Casey Mispel pets her huskies, from left, Benson, 11, Leo, 3, and Denali, 7, at their home in Bridgewater, Vt., on Wednesday, Dec. 20, 2023. Mispel said that when the family moved back in it took a while to feel at home again. “The first few nights felt like a hotel,” she said. (Valley News / Report For America - Alex Driehaus) Copyright Valley News. May not be reprinted or used online without permission. Send requests to permission@vnews.com.

Casey Mispel pets her huskies, from left, Benson, 11, Leo, 3, and Denali, 7, at their home in Bridgewater, Vt., on Wednesday, Dec. 20, 2023. Mispel said that when the family moved back in it took a while to feel at home again. “The first few nights felt like a hotel,” she said. (Valley News / Report For America - Alex Driehaus) Copyright Valley News. May not be reprinted or used online without permission. Send requests to permission@vnews.com. Alex Driehaus

By NORA DOYLE-BURR

Valley News Staff Writer

Published: 12-30-2023 8:00 PM

Modified: 01-02-2024 12:37 PM


BRIDGEWATER, Vt. — The Mispel family has returned to their home off Route 4 in Bridgewater Corners.

With $20,000 of FEMA money in hand and help from family members, they rebuilt the mobile home and an addition that had been destroyed in July floods.

“We got it all finished,” Casey Mispel said in a phone interview this month. “From the moment we got the FEMA money, I think 41 days later we slept in that house.”

On July 10, their home was flooded with chest-deep water after a culvert that sits alongside the eastern part of the property carried rushing water from the Ottauquechee River underneath Route 4. The family of five people, three dogs, three cats and two bunnies were safe, but the home was not.

The FEMA money wasn’t enough to demolish the home and rebuild it on a raised platform as they had initially hoped.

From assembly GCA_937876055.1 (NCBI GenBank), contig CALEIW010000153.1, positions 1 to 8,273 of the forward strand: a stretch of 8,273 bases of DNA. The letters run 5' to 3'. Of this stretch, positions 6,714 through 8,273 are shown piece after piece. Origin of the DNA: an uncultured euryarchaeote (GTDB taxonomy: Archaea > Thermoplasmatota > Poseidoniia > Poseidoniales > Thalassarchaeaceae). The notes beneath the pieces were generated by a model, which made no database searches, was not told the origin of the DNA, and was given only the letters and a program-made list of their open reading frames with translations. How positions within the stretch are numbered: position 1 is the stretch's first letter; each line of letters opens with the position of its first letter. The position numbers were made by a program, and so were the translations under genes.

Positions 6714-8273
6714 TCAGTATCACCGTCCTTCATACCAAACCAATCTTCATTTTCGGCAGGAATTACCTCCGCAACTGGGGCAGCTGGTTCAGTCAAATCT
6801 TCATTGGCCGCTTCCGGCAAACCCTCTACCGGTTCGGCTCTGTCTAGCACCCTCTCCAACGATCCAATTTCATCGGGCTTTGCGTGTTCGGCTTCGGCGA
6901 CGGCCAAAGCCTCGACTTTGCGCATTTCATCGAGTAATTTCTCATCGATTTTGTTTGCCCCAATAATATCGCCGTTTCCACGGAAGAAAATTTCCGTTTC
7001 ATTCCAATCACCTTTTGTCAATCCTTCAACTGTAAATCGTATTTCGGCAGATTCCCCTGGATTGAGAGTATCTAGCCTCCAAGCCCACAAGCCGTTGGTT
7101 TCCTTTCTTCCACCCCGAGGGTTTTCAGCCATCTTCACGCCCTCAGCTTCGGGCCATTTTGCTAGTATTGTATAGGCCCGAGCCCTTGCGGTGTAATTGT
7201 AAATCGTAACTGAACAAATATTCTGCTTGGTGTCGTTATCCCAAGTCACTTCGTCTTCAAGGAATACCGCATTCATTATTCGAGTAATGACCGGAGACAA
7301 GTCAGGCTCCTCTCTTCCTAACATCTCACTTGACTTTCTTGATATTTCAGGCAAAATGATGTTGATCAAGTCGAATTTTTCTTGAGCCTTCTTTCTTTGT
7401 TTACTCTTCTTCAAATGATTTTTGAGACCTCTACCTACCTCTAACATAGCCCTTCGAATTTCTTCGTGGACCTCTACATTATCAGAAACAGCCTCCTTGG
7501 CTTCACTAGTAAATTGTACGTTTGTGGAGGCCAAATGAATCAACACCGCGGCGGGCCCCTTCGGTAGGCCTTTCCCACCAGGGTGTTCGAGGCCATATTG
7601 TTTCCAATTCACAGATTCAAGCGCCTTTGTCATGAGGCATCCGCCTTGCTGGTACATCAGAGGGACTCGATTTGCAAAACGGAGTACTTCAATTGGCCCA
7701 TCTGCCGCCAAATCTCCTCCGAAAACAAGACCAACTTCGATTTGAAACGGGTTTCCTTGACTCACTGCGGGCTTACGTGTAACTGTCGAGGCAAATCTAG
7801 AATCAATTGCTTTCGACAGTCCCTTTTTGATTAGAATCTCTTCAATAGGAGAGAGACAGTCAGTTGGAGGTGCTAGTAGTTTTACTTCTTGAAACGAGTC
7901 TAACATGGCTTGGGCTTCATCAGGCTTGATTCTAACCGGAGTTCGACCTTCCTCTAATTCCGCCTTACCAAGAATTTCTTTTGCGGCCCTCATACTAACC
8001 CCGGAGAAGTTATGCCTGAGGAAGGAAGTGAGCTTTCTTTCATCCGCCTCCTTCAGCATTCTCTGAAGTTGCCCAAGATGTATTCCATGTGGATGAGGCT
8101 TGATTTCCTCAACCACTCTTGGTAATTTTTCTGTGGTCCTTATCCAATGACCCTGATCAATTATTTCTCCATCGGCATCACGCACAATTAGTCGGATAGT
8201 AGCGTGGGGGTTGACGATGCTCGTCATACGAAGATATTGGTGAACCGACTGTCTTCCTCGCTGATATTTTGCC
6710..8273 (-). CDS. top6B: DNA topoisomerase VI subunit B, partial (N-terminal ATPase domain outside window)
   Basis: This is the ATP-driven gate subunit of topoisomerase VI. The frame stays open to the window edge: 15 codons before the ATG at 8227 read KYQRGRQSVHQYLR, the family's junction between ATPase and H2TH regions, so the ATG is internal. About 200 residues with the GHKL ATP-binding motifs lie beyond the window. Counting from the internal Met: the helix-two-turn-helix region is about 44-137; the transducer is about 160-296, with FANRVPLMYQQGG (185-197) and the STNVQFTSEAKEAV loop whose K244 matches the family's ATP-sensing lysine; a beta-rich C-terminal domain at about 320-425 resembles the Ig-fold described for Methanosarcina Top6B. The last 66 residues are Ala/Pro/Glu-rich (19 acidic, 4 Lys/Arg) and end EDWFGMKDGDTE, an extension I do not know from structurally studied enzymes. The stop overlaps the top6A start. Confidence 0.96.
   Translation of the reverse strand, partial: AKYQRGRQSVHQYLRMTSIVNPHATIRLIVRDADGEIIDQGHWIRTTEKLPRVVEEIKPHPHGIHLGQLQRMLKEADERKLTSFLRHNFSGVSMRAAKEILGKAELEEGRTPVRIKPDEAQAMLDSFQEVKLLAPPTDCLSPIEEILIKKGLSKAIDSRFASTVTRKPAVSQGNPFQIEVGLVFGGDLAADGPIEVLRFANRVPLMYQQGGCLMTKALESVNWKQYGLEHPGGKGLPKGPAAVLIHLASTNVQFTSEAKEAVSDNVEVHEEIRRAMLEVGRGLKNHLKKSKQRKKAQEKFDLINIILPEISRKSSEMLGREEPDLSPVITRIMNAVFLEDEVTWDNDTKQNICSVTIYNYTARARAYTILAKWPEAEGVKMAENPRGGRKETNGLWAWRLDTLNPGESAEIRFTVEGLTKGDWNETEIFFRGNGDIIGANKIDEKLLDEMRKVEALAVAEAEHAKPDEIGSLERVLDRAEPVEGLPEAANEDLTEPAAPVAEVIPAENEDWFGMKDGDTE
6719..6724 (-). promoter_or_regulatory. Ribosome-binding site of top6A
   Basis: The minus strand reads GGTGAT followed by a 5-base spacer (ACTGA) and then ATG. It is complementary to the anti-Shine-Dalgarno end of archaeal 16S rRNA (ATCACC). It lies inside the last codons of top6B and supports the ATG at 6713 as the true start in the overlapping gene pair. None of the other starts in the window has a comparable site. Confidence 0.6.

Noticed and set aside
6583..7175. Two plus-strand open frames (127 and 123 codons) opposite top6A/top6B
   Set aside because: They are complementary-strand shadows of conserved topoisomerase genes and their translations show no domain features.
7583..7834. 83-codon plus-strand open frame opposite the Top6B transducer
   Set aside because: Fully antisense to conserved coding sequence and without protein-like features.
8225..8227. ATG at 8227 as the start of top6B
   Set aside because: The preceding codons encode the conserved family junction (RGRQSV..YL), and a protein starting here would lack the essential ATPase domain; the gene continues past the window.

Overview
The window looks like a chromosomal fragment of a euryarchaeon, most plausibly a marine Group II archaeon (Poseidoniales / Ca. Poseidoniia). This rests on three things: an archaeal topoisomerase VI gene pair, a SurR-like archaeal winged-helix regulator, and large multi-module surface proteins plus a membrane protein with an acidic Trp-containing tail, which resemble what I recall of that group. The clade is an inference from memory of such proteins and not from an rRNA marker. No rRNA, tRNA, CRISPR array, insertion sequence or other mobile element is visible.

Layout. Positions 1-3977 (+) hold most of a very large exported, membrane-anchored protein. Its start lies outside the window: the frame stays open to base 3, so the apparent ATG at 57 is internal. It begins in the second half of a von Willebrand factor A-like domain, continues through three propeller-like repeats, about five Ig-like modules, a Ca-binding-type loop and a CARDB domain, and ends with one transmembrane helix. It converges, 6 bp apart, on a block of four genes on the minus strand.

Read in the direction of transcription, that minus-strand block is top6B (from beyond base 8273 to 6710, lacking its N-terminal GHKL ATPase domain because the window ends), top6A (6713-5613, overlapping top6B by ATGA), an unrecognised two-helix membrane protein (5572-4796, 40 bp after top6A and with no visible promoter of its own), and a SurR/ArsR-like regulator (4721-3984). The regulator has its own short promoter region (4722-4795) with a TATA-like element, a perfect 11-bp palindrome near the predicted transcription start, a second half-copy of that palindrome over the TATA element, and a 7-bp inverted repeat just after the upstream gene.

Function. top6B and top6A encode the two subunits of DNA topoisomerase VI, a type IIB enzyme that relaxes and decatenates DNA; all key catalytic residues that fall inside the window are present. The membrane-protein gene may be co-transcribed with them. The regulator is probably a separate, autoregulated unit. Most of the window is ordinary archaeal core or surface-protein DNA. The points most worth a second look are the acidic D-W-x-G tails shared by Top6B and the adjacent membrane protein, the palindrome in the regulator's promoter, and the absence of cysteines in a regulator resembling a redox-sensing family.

“We couldn’t afford to do all that,” Casey Mispel said.

Instead, they took it down to the studs and rebuilt it, including a new addition for a master bedroom. In the meantime, the family stayed in a camper nearby.

“You just have a whole new appreciation for your home after living in your camper for as long as we did,” she said.

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The family is grateful to Mispel’s parents and aunt and uncle who assisted with the reconstruction. Her parents bought Casey and her husband, Nathan, a new bed. They were able to salvage the two older children’s loft beds and bought a new toddler bed for their youngest.

“We put his up just as high as the other beds, just in case,” she said.

The family is hopeful that the Vermont Agency of Transportation might address the culvert that flooded the property both in July and during Tropical Storm Irene in 2011.

“We’re hopeful that it won’t happen again,” she said. “We’d like to have some way to close (the culvert) off in case the water starts backing up.”

While the flooding this past summer was traumatic and brought back memories of a similar trauma in Irene, the Mispels have recovered.

“God has definitely helped us to heal and to come out of this better,” she said. “Everybody seems OK.”